LG: You seem attracted to the color of everyday American life – stuff you see on the shelves at CVS or ACE hardware. The poetics of your painting is played out with the color conversations and geometry. The precision is your forms emphasize the flat colors against each other. The call and response of colors and their shapes to each other keeps our eyes moving through the picture. What words could you share with us about the color in your work?
MT: Yes, the paintings are depicting pretty mundane things. A pair of pliers. A can of corn. I’ve often titled them Barges, thinking of the craft that lugs our cargo around. Cleopatra had her version. These are mine. I don’t go around looking for objects to paint, I practically trip over them. I may as well put them to work, as stand ins for comedy, tragedy, sensuality. If I look hard enough I’ll always find something there. I’m in a long line of artists working those mines. I know I’m not interested in a critique of consumerism or political tomes. I’m embracing these things, and if they’re successful the only irony would be that they could transcend their own identities and become systems of color as you described, or honored guests at their own ball, or perform a pavanne on a plywood shelf.
The way that color functions is staged and premeditated. I look for and sometimes find after the fact, harmonies and echoes of shape and color that are either played up or down. Paintings tell us what thet want that way. I thought your comment about the color of American life was interesting. I don’t know that I’ve ever thought of it in precisely that way but I can say that after being in Italy for a while I came home with the clarity that I wasn’t Italian, and that there was something deep in the soul of Morandi’s paintings that was very very Italian, from particular color harmonies to the tempo of his brush. If such a thing as American color happens here it’s probably because I haven’t thought of it and haven’t tried to control it.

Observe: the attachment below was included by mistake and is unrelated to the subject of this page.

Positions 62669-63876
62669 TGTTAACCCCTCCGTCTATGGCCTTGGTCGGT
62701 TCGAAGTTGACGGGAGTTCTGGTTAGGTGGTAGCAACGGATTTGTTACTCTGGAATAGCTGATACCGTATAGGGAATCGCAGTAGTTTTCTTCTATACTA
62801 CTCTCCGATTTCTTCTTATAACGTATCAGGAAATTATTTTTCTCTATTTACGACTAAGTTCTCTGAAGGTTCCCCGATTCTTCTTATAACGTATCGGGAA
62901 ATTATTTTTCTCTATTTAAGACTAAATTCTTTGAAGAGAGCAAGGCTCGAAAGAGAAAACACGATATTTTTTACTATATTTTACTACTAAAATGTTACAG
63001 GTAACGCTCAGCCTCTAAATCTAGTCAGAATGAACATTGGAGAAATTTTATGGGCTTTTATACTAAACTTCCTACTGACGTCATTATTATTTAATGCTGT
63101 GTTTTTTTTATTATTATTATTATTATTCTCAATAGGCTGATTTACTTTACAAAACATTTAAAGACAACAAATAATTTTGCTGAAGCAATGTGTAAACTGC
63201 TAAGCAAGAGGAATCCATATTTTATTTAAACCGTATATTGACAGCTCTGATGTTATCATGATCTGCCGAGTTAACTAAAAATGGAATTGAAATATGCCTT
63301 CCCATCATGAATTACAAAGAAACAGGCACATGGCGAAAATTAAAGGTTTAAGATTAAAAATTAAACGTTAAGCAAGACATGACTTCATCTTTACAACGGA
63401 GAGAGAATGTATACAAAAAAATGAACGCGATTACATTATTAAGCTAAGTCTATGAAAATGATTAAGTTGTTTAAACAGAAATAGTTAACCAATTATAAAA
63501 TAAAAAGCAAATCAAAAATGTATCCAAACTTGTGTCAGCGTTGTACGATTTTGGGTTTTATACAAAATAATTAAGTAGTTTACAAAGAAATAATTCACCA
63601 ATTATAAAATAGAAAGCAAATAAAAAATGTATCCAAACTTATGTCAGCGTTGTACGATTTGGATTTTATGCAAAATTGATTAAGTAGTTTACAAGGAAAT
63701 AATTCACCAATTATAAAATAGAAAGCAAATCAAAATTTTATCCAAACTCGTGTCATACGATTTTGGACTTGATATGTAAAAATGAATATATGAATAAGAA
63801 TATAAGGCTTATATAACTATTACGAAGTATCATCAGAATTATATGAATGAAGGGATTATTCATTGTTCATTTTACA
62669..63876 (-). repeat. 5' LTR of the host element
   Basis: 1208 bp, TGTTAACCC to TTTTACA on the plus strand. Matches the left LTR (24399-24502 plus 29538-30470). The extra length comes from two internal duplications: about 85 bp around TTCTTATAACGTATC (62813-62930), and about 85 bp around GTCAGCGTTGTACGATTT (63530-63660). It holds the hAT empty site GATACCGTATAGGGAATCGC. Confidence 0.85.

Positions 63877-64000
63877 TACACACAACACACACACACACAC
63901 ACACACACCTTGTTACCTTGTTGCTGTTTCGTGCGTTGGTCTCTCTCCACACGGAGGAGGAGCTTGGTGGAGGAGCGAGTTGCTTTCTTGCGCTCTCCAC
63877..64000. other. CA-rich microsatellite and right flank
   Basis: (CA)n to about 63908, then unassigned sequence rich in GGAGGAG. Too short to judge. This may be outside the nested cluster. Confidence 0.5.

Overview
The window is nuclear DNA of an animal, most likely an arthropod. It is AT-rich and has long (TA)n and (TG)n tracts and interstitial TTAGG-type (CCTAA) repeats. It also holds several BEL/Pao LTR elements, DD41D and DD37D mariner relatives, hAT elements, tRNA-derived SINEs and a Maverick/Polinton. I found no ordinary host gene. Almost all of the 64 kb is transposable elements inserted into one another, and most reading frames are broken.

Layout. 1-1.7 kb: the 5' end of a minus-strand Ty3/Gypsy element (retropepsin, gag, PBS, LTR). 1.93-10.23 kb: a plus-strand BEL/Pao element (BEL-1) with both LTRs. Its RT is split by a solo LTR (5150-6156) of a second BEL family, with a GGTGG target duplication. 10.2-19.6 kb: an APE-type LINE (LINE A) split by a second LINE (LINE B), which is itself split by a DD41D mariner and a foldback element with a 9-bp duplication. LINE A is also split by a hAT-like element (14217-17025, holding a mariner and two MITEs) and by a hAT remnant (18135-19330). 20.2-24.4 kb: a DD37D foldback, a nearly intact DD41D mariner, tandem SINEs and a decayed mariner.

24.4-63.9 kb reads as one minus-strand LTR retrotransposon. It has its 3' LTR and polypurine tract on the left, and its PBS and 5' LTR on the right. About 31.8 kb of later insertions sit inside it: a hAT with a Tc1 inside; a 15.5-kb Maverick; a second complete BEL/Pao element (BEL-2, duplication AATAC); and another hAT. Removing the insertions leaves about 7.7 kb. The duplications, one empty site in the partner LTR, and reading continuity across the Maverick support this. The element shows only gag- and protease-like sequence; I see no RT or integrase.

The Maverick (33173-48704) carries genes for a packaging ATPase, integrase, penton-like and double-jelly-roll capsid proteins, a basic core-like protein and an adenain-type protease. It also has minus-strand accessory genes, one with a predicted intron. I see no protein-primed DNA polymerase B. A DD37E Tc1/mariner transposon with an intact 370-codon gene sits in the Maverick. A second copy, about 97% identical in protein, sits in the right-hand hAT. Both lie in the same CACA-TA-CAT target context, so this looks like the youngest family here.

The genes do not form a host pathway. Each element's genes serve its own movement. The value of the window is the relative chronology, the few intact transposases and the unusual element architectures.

LG: Your still life objects don’t evoke nostalgic associations but they’re not just mundane objects with only formal purposes either. You invite the viewers to create their own poetry and narratives out of stuff more likely to found in a recycle bin than the ye olde curio shop. What are some of the things most important to you in regard to subject matter and narrative? Why paint the stuff you do?
MT: You may have answered the first part of your question better than I could, along with some comments I’ve already made. I would only add that if these things ever do work, they’ll say the same thing we all want to say, that I was alive here and now and it felt something like this, or this, or this. I select objects democratically and ask that they stand up straight and play a part. One thing and everything. It’s an arrogant aspiration but worth a try.